FunNature & AnimalThey record a female squid transporting her eggs to...

They record a female squid transporting her eggs to protect them

Researchers at the Monterey Bay Aquarium Research Institute didn’t know what they were going to find when they recently dove into the deep waters of California’s Monterey Bay. What they saw (and recorded) was a rare sight: a deep-sea squid of the genus Bathyteuthis wearing a delicate lace-like sheet with hundreds of eggs as it swam.

The use of remote-controlled technology has allowed scientists to discover a whole new world in the harsh darkness, deep within the Sun’s rays. The new images were obtained on a dive with ROV Doc Ricketts, which is equipped with 4K cameras for high-resolution images of any creatures that might be found in the deep.

While this is unusual, it is not the first time that scientists have observed a female squid of the genus Bathyteuthis swimming at a depth of 1,390 meters while carrying a sheet of eggs. The first time they saw another specimen doing the same thing was in 2005, when they detected, also in Monterey Bay, another Bathyteuthis squid mother carrying a sheet with 360 embedded eggs.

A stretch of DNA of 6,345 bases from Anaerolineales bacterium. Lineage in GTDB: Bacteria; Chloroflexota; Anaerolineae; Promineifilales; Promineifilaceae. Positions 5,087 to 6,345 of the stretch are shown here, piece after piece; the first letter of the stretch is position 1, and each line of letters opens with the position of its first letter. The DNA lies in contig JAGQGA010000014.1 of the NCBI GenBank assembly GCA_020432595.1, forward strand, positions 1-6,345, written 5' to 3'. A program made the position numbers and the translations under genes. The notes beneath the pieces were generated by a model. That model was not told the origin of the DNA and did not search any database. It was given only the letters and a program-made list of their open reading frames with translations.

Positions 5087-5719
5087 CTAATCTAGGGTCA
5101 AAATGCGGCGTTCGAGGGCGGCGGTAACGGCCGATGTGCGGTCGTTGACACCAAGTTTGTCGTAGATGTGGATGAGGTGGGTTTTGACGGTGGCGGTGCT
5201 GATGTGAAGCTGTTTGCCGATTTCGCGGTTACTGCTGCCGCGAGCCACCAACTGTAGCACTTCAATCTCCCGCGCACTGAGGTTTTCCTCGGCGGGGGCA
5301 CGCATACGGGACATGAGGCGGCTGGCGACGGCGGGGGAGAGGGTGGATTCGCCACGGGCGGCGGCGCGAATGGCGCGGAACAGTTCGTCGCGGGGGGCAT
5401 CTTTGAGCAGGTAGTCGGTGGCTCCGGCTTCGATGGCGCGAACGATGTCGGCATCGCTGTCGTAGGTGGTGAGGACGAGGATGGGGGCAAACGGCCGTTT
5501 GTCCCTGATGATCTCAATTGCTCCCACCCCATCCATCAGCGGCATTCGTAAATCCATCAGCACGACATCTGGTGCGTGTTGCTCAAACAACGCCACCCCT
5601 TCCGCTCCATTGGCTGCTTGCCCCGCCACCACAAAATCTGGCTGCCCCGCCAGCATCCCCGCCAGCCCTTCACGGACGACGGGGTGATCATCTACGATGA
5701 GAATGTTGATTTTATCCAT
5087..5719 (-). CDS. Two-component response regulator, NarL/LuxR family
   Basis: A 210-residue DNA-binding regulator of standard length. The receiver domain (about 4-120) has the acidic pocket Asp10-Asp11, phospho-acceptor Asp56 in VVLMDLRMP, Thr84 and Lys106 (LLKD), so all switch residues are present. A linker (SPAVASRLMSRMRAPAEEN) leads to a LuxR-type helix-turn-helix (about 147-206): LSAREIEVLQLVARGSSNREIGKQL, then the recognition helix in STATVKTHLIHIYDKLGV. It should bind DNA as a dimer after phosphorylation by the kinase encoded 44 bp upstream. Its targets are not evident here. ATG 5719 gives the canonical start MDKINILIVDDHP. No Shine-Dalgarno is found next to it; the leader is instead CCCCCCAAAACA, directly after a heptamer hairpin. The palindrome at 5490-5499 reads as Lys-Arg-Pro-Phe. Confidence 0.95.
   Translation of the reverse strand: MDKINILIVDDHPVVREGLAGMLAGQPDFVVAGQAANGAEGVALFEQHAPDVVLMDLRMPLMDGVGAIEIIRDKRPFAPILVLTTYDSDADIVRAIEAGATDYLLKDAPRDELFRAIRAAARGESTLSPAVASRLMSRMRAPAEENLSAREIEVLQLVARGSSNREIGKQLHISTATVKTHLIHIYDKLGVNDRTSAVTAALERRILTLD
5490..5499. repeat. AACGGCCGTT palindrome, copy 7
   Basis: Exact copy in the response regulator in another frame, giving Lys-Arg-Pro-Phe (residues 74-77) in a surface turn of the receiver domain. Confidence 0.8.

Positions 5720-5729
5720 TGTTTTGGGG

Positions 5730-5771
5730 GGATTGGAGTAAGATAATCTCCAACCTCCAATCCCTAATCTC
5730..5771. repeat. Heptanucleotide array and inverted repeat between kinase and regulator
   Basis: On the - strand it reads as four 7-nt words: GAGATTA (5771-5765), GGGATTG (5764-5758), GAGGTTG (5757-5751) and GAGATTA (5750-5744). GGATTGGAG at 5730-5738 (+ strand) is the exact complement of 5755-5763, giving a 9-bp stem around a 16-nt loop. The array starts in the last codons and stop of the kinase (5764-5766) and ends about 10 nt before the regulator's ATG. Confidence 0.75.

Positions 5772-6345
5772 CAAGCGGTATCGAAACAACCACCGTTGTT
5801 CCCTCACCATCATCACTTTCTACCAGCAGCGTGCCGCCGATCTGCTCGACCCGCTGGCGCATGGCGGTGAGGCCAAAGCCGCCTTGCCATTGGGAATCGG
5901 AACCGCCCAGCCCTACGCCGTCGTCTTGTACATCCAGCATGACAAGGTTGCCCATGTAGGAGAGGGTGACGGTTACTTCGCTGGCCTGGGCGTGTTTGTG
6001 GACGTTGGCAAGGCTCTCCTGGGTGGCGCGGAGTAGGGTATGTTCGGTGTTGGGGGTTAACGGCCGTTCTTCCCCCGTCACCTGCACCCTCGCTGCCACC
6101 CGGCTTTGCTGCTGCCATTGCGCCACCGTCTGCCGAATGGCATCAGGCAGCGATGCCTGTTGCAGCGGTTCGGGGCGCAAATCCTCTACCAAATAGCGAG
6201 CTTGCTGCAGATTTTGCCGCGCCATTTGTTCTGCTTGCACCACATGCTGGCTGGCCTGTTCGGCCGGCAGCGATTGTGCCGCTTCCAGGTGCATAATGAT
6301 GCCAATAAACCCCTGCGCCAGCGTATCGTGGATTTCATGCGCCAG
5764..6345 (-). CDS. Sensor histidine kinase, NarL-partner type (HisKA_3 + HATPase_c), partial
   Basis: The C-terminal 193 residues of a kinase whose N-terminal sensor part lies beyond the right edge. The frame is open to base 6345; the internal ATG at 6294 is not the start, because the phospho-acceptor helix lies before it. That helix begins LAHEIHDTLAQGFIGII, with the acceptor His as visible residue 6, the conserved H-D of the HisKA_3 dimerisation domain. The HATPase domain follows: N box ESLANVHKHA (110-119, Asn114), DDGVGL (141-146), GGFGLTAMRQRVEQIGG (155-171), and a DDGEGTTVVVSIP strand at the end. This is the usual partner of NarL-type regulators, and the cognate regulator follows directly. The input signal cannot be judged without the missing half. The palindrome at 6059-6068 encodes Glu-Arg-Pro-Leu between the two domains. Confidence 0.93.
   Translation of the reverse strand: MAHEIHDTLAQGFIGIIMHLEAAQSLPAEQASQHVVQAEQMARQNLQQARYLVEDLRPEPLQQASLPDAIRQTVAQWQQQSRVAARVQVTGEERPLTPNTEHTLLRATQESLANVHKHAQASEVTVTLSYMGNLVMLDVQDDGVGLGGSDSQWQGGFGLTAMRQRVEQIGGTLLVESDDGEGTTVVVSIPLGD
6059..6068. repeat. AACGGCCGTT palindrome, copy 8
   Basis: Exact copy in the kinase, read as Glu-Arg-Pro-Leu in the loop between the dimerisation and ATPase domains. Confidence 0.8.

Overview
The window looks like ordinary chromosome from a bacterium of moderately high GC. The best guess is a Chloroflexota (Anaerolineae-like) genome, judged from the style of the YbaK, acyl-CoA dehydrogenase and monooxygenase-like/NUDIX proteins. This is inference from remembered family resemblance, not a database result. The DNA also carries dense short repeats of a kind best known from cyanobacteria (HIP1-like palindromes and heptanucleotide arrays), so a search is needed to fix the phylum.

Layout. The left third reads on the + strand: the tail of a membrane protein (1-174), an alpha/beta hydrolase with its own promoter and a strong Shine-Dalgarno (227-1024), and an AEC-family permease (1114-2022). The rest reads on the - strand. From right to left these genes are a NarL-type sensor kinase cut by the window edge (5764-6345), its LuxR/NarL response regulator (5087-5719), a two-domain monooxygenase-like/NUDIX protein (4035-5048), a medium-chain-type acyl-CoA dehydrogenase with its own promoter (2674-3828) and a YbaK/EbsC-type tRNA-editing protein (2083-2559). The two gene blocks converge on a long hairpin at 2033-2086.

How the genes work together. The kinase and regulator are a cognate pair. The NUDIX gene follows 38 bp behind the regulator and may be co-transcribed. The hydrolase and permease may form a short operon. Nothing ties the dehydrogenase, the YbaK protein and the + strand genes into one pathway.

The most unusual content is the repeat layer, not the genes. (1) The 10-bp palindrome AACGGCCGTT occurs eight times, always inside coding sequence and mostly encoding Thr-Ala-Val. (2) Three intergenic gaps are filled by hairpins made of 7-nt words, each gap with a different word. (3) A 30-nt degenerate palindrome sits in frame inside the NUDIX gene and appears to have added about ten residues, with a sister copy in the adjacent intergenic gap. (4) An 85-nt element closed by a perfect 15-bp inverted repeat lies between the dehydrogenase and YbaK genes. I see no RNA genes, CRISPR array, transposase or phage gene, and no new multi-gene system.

Octopuses are famous for taking care of their eggs and protecting them to death. Breeding is therefore common among deep-sea octopuses. However, this behavior is rare in squid , which deposit egg cases on the seafloor or release them in a gelatinous mass that drifts in open water. Furthermore, carrying the eggs requires more energy from the mother and increases the risk of predation.

The breeding behavior observed in Bathyteuthis specimens has also been detected in three other species of squid . Scientists believe that these nursing mothers carry the eggs until they hatch to increase their young’s chances of survival. They are also convinced that there may be more squid in the deep ocean that follow this breeding method.

Squids, like octopuses, only reproduce once in their life before they die . This means that protecting her eggs so they can grow into a new generation of squid is probably one of this mommy squid’s last acts.

The researchers say that videos like this demonstrate the importance of continuing to explore deeper waters . “The deep ocean is difficult to study and we only get brief insights into the behaviors of deep-sea animals,” the researchers wrote in the description of the video posted on their YouTube channel on July 6. “Each observation recorded by our ROVs provides another piece of the puzzle and helps improve our understanding of life in the deep.”

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